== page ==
ABSTRACT. For over 50 years, the Ohio Scenic Rivers Program has had great success partnering with local communities, landowners, government agencies, conservation organizations, businesses and individuals in the protection of fourteen of the state’s outstanding river ecosystems.  Conservation goals have been achieved through public outreach and education, implementation of innovative conservation measures, enhancing recreational opportunities, and emphasis on the protection of sensitive areas critical to high-quality stream ecosystems.  One of the most important tools to the success of the Scenic Rivers Program has been education and outreach through the Volunteer Stream Quality Monitoring (SQM) Project.  SQM focuses on the basic study of aquatic macroinvertebrate communities in Ohio’s fourteen designated state wild, scenic and recreational rivers to evaluate overall stream health.  Introducing individuals to their first crayfish, mayfly or leech sparks an interest in the stream ecosystem.  Participants become empowered with information and understanding; qualities that drive advocacy and conservation action.  Since the inception of the Volunteer SQM Project in 1983, more than 150,000 individuals and groups have monitored over 150 locations in Ohio’s wild, scenic and recreational rivers.  In 2017 alone, the Scenic Rivers Program had over 7,600 individuals participate state wide creating an integral component to the overall success of the Ohio Scenic Rivers Program.  Sharing the methods behind our success may be valuable to other conservation organizations looking to grow voices for their waterways and support for conservation of high-quality river and stream resources.

Tuesday January 29, 2019 6:00pm - 9:00pm EST
SUPERIOR BALLROOM C/D
  Poster, Invertebrate

6:00pm EST

(P75) Functional Diversity of Macroinvertebrates in Coastal Wetlands Along the St. Marys River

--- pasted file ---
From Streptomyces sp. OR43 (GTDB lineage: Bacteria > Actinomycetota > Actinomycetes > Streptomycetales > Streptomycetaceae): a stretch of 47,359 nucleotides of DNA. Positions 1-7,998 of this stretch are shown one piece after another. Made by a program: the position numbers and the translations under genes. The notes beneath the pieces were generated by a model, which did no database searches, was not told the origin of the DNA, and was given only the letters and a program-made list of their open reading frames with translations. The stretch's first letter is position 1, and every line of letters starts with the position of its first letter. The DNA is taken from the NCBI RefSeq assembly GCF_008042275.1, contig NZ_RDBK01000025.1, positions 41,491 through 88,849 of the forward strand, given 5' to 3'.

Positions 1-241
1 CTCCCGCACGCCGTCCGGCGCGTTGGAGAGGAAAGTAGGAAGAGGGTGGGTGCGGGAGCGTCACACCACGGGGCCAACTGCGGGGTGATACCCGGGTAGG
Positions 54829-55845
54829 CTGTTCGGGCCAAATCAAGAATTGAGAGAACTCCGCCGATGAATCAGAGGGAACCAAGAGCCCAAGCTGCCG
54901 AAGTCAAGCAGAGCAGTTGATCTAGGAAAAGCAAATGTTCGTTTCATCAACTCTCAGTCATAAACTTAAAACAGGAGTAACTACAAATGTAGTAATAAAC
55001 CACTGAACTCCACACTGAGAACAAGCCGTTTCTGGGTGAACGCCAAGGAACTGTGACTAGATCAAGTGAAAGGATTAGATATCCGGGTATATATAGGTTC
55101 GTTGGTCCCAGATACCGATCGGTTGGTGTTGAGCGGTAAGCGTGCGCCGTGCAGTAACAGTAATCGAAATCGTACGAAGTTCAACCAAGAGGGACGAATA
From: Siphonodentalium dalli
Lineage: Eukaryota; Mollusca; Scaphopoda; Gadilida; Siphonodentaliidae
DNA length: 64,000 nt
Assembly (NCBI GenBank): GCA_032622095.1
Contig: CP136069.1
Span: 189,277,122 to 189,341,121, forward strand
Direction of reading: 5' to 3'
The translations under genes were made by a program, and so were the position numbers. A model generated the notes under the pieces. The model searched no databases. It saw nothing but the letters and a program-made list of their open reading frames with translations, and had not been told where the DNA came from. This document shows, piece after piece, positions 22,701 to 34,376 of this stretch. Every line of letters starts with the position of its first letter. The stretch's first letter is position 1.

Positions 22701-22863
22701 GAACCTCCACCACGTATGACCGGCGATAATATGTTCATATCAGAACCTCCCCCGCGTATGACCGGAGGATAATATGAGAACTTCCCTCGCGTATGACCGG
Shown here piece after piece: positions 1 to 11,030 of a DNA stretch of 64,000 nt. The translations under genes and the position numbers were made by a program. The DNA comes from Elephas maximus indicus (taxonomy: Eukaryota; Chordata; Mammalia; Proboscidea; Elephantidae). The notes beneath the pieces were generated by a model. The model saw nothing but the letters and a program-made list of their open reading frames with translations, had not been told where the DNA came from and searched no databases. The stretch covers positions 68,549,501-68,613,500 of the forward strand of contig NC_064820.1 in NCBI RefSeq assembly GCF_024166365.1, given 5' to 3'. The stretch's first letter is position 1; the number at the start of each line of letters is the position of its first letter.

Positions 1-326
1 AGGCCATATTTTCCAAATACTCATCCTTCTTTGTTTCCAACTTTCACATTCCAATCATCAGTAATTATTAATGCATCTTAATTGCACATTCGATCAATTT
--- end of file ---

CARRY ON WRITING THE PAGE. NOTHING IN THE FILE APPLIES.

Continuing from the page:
AUTHORS. Zachary Johnson, Ashley Moerke, Mary Markel – Lake Superior State University

ABSTRACT. Great Lakes coastal wetlands are an important ecosystem that is often being altered by human activity. One way to measure the effect disturbances may have on wetlands is by examining functional diversity of aquatic macroinvertebrate assemblages. Over a 7-year period (2011-2017), macroinvertebrate assemblages across 26 wetland sites in the St. Marys River were assessed to determine if macroinvertebrates in wetlands exposed to high wave action exhibited different traits than protected wetlands. Of these 26 sites, 13 were in close proximity and exposed to a dredged freighter shipping channel (exposed sites), and 13 were located away from the channel or otherwise protected by a barrier or embayment (protected sites). We hypothesized that exposed sites would be dominated by macroinvertebrates with disturbance-associated traits whereas barrier sites would possess a composition reflecting more stable environmental conditions. Macroinvertebrates were collected from four vegetation zones, identified following Great Lakes Coastal Wetlands Monitoring Program protocols, and assigned traits (functional mode of existence and voltinism) using the USEPA’s Freshwater Biological Traits Database. Trait composition of macroinvertebrate assemblages in exposed and protected sites varied by vegetation type, with Schoenoplectus zones possessing higher wave action, and Typha and Phragmites zones generally receiving less wave action. In nearly all vegetation zones, mutlivoltinism and disturbance-resistant functional mode of existence was higher in protected than exposed sites, which was counter to our expectations and inconsistent with current ecological theory concerning macroinvertebrate assemblage response to wave action-induced disturbances. Further analyses are needed to understand the drivers of invertebrate trait composition in St Marys River wetlands.

Tuesday January 29, 2019 6:00pm - 9:00pm EST
SUPERIOR BALLROOM C/D
  Poster, Invertebrate